By mode: Since April, flatbed rejection rates have been on neither a sharp decline nor a clear gain. In fact, FOTRI rose 109 bps w/w to 30%, a level near where it has been averaging in the past three months (31%). FOTRI is also up 76 bps y/y, making it the only mode to be in the black on such a basis.
Vans and reefers did not fare as well as flatbeds, taking major hits on Thursday. The Van Outbound Tender Reject Index (VOTRI) fell 27 bps w/w to 8.33%, although it is currently down a further 1,484 bps y/y. The Reefer Outbound Tender Reject Index (ROTRI) fell 194 bps w/w to 7.59%, nearly 3,000 bps below year-ago levels. This performance, while disappointing, is not surprising since reefer volumes have similarly been in a bad way.
Spot rates sluggish but certain lanes are sensitive to diesel prices
Amazingly, spot rates have remained relatively unchanged over the past three weeks. This stability actually indicates a slight decline in spot rates, given that the National Truckload Index (NTI) is inclusive of fuel and that diesel prices have just set a new high. If we have hit a new floor for fuel-exclusive spot rates, then any further change would likely not arrive until the Fourth of July, when some capacity is expected to go offline.
Over the past week, the NTI has fallen 2 cents per mile to $2.91 per mile. In 2021, after falling from a surge caused by Memorial Day capacity shortages, the NTI steadily climbed throughout the summer until September, when spot rates remained fairly stable until Christmas.
The NTIL, which is the linehaul rate that removes fuel from the all-in NTI, fell 4 cents per mile to $2.03/mi, indicating that nearly a third of spot rates are going straight to fuel payments. As expected, any changes in the NTI are currently due to declining linehaul rates.
Over the past week, contract rates, which are base linehaul rates like the NTIL, fell 1 cent per mile to $2.93/mi. Contract rates now stand 13% higher than year-ago levels, but they have not budged the needle dramatically since February, when shippers finally began to adjust their contracts to changing market conditions.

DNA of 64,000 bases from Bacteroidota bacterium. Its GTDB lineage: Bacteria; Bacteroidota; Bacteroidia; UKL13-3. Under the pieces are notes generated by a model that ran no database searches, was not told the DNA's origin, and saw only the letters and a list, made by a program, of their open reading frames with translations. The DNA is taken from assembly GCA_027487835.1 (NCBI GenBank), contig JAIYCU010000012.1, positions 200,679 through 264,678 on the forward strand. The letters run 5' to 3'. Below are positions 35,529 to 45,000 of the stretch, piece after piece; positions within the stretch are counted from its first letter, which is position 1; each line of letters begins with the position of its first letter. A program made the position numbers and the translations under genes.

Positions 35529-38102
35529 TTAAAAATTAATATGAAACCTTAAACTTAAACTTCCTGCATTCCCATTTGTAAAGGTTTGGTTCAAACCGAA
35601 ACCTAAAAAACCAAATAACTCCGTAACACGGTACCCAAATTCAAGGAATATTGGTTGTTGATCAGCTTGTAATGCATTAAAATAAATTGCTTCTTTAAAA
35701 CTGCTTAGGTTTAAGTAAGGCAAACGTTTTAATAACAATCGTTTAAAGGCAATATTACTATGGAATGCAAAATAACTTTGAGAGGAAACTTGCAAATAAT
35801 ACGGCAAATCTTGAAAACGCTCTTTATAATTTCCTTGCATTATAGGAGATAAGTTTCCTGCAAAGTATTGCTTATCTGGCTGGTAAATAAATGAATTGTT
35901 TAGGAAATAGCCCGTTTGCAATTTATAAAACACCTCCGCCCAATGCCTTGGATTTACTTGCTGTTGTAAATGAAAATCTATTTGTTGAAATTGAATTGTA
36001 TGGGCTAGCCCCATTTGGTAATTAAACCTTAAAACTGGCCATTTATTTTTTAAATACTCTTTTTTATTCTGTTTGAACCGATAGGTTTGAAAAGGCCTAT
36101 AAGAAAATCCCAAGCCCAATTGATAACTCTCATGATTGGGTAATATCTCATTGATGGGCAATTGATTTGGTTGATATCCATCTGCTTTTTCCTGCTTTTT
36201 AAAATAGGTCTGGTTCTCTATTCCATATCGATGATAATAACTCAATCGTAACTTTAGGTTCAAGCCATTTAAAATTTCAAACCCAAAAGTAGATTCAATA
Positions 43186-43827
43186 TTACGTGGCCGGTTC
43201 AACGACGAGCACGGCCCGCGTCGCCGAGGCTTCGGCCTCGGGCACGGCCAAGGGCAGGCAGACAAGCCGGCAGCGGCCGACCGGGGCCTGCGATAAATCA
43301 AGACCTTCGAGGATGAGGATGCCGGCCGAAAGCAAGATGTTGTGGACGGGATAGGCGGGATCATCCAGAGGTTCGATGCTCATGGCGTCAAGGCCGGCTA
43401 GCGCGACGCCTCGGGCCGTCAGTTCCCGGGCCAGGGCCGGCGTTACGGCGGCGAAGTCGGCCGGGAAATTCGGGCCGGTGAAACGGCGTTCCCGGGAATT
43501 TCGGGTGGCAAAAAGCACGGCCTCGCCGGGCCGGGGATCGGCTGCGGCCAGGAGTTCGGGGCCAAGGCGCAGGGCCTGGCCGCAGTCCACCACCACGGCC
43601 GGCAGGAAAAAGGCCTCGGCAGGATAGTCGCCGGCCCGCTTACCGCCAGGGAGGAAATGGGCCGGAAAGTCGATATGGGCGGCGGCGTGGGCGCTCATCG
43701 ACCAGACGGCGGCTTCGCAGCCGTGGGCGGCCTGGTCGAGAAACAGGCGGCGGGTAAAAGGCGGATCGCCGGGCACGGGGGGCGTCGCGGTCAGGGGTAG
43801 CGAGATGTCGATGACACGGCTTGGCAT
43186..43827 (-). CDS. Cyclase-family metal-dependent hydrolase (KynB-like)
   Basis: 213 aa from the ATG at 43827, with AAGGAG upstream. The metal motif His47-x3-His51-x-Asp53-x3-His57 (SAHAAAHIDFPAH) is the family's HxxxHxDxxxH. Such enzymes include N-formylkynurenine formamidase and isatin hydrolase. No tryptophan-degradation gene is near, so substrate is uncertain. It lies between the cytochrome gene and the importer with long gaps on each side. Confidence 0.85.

The chart above shows the spread between the NTIL and dry van contract rates. As can be seen, the index has continued to fall to new all-time lows in the data set, which dates back to early 2019. Throughout 2019, contract rates exceeded spot rates, which led to a record number of bankruptcies in the space. Once COVID-19 spread, spot rates reacted quickly, rising to new record highs on a seemingly weekly basis, while contract rates slowly crept higher throughout 2021.
Once spot rates started the rapid descent from the stratosphere in late February, the spread between contract rates and spot rates narrowed as contract rates continued to increase throughout the first quarter. This caused the spread between contract and spot rates to turn negative for the first time since July 2020.
The spread quickly fell to negative 87 cents, where it stands today. The spread being this wide will place downward pressure on contract rates as the calendar turns to the back half of the year.
The FreightWaves TRAC spot rate from Los Angeles to Dallas, arguably one of the densest freight lanes in the country, barely changed at all. Over the past week, the FreightWaves TRAC spot rate increased by 1 cent per mile to $2.60. Compared to the NTID, the National Truckload Index – Daily, rates from Los Angeles to Dallas are depressed compared to the national average as expected, but that was not the case at the start of the year. When carriers flooded Southern California in January, they pushed spot rates down rapidly.
On the East Coast, especially out of Atlanta, rates are gaining some traction but at a slower rate. The FreightWaves TRAC rate from Atlanta to Philadelphia rose 5 cents per mile to $3.61, less than the past two weeks’ 14 cent-per-mile increases. Carriers are showing some restraint heading into the Northeast as diesel prices are extremely high and reserve levels are depressed.